“This innocent, helpless puppy suffered horrifically and needlessly,” said HSMO President Kathy Warnick. “We owe it to Trooper, the millions of people around the world appalled by this crime and to our community to ensure that those responsible are held accountable. We wish to thank the City Police Department and the Circuit Attorney’s Office for taking seriously this heartbreaking case of animal abuse and working with us to ensure a just outcome.”
Now 6 months old, Trooper’s extensive injuries continue to respond to treatment, according to Dr. Mark Wright, HSMO’s Director of Shelter Medicine. “We continue to be very pleased with his progress but also realize Trooper has at least 4-6 weeks more of rehabilitation during which we will be on the watch for possible setbacks, including the risk of infection.” Wright continued that while Trooper is demonstrating more of his exuberant puppy personality, HSMO’s animal care staff are carefully balancing the need for him to walk and play with his need for rest and recuperation.
|December 5, 2012
The reward for information leading to the arrest and conviction of Trooper's abuser(s) has been raised to $5,000. Please call 314-647-4400 with any tips in this case.
Following surgery performed last week to clean and further close open wounds and assess the possibility of saving Trooper’s right front leg, Dr. Mark Wright, director of Shelter Medicine for the Humane Society of Missouri, said he continues to be guardedly optimistic about the possibility of saving the dog’s leg.
Trooper is eating and drinking normally and he is walking on his own several times a day. Although his right front leg was severely injured, we see some improvement that gives us hope we may be able to save it. The puppy still faces 6-8 weeks of additional treatment and rehabilitation and the threat of infection is ever present.
We are doing everything we can to support his recovery but, in cases of incredible trauma like this, the situation can quickly change. Trooper’s got a lot of great spirit and we are all pulling for him to make a full recovery.
|December 3, 2012
Trooper was up and walking around for a bit over the weekend. Here he is enjoying a toy and treat he received in the mail. Thank you for all the cards, gifts, and donations. We appreciate your support!
|November 28, 2012
Trooper is holding steady at the Humane Society of Missouri. He is now able to drink well on his own and is eating some regular food. They are very small steps that could reverse at any point, but we are amazed by his progress thus far. Trooper will see the surgeon in the next 48 hours to determine if his front leg is able to be saved.
|November 26, 2012
The 5 ½ month old, severely injured pit bull puppy rescued November 21 by the Humane Society of Missouri Animal Cruelty Task Force and named Trooper by his Humane Society caregivers is showing slight improvement but is still not out of the woods. After five days of intensive treatment and care for severe injuries to his face, ears, shoulder, legs and right side, the Humane Society’s director of Shelter Medicine, Dr. Mark Wright, reports that he is guardedly optimistic about Trooper’s chances for recovery. “This puppy has experienced severe trauma and horrible injuries and his condition could change quickly,” said Dr. Wright. “However, we are doing everything possible to support his recovery, reduce the chances for infection and keep him out of pain. The fact that he has survived thus far is amazing. He’s truly living up to his name and is a real Trooper.”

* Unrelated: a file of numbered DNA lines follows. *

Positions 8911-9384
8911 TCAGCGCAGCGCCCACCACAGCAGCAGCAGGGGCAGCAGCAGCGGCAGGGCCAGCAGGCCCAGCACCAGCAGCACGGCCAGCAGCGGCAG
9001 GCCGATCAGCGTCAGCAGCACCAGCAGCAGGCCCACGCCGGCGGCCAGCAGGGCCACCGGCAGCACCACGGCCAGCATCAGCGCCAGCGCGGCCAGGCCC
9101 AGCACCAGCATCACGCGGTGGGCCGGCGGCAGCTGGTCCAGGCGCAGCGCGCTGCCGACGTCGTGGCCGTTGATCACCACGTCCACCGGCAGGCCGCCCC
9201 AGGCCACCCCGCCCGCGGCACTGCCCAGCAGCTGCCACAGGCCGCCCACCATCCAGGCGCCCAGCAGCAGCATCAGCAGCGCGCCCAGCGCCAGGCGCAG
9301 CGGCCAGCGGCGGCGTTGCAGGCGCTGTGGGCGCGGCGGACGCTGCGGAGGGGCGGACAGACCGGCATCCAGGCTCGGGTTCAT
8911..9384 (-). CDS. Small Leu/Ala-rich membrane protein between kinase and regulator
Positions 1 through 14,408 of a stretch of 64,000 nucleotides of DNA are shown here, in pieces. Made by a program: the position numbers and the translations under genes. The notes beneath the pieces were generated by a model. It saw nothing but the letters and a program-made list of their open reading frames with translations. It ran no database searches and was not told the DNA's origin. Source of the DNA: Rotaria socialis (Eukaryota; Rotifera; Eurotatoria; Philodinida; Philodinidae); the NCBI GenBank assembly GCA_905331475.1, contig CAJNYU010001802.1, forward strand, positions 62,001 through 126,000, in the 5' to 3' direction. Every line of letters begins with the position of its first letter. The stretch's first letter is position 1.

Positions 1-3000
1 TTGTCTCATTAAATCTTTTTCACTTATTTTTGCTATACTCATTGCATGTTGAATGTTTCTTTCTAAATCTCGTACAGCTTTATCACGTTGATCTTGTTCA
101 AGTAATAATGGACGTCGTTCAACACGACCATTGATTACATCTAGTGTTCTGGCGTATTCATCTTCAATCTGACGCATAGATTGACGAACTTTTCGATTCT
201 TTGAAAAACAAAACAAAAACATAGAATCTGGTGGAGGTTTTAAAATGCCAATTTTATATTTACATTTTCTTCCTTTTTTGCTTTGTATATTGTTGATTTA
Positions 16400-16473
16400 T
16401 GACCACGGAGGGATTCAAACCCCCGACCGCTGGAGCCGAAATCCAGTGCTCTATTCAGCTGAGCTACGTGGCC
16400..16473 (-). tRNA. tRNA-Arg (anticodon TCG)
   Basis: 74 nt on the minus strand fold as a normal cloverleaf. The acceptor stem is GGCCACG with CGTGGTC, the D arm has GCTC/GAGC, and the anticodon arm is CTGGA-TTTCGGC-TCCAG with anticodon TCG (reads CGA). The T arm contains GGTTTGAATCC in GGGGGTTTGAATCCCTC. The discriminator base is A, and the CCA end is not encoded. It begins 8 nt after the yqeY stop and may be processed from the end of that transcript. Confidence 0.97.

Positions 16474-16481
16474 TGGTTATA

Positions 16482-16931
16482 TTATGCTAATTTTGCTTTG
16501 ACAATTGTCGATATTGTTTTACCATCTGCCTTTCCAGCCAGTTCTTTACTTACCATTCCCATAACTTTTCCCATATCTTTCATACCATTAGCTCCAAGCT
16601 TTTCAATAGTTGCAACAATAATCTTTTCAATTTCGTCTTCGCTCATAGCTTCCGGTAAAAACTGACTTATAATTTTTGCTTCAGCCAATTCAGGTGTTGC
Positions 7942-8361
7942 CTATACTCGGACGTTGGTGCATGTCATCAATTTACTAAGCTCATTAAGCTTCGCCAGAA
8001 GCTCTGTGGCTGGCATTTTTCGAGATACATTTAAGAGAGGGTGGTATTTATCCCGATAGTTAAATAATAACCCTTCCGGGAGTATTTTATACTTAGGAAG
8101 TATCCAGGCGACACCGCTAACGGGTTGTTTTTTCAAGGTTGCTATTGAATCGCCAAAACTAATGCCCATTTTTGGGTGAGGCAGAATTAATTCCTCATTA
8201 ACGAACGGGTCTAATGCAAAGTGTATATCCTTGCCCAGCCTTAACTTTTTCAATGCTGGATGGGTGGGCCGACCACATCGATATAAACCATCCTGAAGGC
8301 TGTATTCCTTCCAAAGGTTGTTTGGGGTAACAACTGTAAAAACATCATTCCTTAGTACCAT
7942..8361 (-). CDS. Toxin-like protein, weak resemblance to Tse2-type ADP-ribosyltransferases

The Humane Society of Missouri is continuing to investigate the incident and is offering a $2,500 reward for information leading to the arrest and conviction of the person or persons responsible for putting the dog in this horrific position. “We have received several tips and are fully investigating them,” said Debbie Hill, vice president of Operations for the Humane Society of Missouri. “We are doing several very important things for this helpless puppy: giving him excellent veterinary treatment and loving care and finding out how this happened in order to hold accountable those who are responsible.”
|November 21, 2012 (Original Story)
Responding to a call this morning from the St. Louis City Police, the Humane Society of Missouri Animal Cruelty Task Force dispatched an investigator to the scene of a severely injured dog that had been tethered to the back of a truck and drug along Highway 55. Upon arrival, the investigator found the driver of the truck distraught by the situation. He stated that he did not know the animal or how it became tied to the back of his vehicle. He was alerted to the incident by another driver who called the police, and signaled him that something was wrong. He pulled over and discovered the dog.
The Humane Society of Missouri is investigating the incident and is offering a $2,500 reward for information leading to the arrest and conviction of the person or persons responsible for putting the dog in this horrific position. HSMO also is looking for the owner of the puppy. Persons with information should contact 314-647-4400.
The puppy, a five and a half month old brown, male pit bull, was in shock and is suffering from severe and traumatic injuries including exposed tissue and bones. The puppy is being treated at the Humane Society of Missouri Maryland Heights facility and shelter veterinarians are closely monitoring his condition and doing everything they can to relieve his pain. He had a collar and leash, but no ID tag or microchip were found.
“The puppy is in critical condition and it is too early to determine if he will survive his injuries,” said HSMO veterinarian Dr. Mark Wright. “We are stabilizing him and consulting with our surgeon to determine the appropriate course of treatment.”